· Court Proceedings: If you are involved in a court preceding and a request is made for information about your diagnosis and treatment and the records thereof, such information is privileged under state law, and I will not release information unless you provide written authorization or a judge issues a court order. If I receive a subpoena for records or testimony, I will notify you so you can file a motion to quash (block) the subpoena. However, while awaiting the judge’s decision, I am required to place said records in a sealed envelope and provide them to the Clerk of Court. In civil court cases, therapy information is not protected by patient-therapist privilege in child abuse cases, in cases in which your mental health is an issue, or in any case in which the judge deems the information to be “necessary for the proper administration of justice.” In criminal cases, Virginia has no statute granting therapist-patient privilege, although records can sometimes be protected on another basis. Protections of privilege may not apply if I do an evaluation for a third party or where the evaluation is court- ordered. You will be informed in advance if this is the case.

· Serious Threat to Health or Safety: Under Virginia law, if I am engaged in my professional duties and you communicate to me a specific and immediate threat to cause serious bodily injury or death, to an identified or to an identifiable person, and I believe you have the intent and ability to carry out that threat immediately or imminently, I am legally required to take steps to protect third parties. These precautions may include 1) warning the potential victim(s), or the parent or guardian of the potential victim(s), if under 18, 2) notifying a law enforcement officer, or 3) seeking your hospitalization. By my own policy, I may also use and disclose medical information about you when necessary to prevent an immediate, serious threat to your own health and safety. If you become a party in a civil commitment hearing, I can be required to provide your records to the magistrate, your attorney or guardian ad litem, a CSB evaluator, or law enforcement officer, whether you are a minor or an adult.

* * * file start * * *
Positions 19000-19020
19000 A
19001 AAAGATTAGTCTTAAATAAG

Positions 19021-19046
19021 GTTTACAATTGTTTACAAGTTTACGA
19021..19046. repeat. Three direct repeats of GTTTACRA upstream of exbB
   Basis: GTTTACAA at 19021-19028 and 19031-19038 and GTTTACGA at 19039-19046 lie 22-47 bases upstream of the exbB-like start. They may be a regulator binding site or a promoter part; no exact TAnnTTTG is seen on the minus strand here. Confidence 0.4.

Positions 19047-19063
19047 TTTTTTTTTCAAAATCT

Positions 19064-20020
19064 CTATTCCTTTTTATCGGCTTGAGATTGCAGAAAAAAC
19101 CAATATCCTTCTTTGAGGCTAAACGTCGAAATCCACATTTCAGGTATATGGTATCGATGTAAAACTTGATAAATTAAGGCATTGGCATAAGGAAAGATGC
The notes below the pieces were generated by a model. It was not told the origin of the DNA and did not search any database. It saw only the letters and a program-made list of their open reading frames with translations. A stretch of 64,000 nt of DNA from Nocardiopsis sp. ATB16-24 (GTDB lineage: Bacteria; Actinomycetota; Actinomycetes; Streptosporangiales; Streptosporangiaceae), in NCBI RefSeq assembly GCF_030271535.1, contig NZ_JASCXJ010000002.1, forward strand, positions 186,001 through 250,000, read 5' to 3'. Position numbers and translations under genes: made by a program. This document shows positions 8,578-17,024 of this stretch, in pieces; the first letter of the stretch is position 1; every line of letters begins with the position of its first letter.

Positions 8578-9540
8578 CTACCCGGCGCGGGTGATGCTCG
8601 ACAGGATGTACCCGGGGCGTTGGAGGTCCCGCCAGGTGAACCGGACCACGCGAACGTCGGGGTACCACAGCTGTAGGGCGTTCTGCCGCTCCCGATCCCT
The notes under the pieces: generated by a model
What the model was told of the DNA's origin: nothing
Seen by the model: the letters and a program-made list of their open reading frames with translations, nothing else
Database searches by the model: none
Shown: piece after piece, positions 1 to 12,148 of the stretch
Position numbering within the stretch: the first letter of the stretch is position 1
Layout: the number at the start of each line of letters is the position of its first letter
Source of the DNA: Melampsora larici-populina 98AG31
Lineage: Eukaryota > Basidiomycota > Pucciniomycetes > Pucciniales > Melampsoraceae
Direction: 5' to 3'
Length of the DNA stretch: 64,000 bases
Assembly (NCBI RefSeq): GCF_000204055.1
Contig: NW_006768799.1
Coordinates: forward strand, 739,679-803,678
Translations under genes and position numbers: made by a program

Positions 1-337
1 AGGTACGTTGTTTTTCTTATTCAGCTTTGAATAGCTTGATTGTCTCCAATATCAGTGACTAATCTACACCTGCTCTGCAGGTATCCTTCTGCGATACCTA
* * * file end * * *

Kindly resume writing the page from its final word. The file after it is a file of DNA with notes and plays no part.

· Workers Compensation: If you file a worker’s compensation claim, I am required by law, upon request, to submit your relevant mental health information to you, your employer, the insurer, or a certified rehabilitation provider.

· Records of Minors: Virginia has a number of laws that limit the confidentiality of the records of minors. For example, parents, regardless of custody, may not be denied access to their child’s records; and CSB evaluators in civil commitment cases have legal access to therapy records without notification or consent of parents or child. Other circumstances may also apply, and we will discuss these in detail if I provide services to minors.